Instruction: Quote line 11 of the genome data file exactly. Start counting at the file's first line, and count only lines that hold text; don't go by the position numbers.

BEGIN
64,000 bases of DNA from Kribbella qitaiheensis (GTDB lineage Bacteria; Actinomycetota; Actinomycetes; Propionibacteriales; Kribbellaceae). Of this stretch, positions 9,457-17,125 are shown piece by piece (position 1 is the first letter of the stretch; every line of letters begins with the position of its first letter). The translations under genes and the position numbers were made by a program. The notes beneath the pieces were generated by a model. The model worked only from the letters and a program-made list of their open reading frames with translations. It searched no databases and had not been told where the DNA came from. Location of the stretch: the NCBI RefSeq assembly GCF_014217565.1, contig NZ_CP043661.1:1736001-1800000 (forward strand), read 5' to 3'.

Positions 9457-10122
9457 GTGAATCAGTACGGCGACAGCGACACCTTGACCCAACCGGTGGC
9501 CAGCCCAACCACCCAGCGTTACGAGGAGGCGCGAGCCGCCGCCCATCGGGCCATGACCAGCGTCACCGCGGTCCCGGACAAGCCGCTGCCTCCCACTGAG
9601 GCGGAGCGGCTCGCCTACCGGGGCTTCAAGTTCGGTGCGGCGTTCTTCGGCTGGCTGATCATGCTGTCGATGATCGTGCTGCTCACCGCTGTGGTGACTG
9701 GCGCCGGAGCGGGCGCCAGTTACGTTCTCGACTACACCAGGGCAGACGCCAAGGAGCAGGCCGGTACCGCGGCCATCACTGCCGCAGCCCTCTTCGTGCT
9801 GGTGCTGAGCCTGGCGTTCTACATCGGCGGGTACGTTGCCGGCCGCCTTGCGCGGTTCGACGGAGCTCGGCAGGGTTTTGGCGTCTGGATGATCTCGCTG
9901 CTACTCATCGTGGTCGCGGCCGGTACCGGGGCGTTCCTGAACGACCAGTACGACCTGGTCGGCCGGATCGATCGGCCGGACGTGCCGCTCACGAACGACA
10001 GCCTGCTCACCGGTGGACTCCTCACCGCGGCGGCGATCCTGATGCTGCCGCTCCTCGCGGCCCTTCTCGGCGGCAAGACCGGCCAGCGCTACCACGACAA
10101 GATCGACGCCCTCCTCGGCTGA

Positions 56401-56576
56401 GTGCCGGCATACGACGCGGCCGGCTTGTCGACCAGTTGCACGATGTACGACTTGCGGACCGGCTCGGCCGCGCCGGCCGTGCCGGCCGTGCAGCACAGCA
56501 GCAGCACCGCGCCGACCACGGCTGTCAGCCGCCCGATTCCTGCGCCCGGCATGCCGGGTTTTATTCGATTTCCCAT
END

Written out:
Positions 56401-56576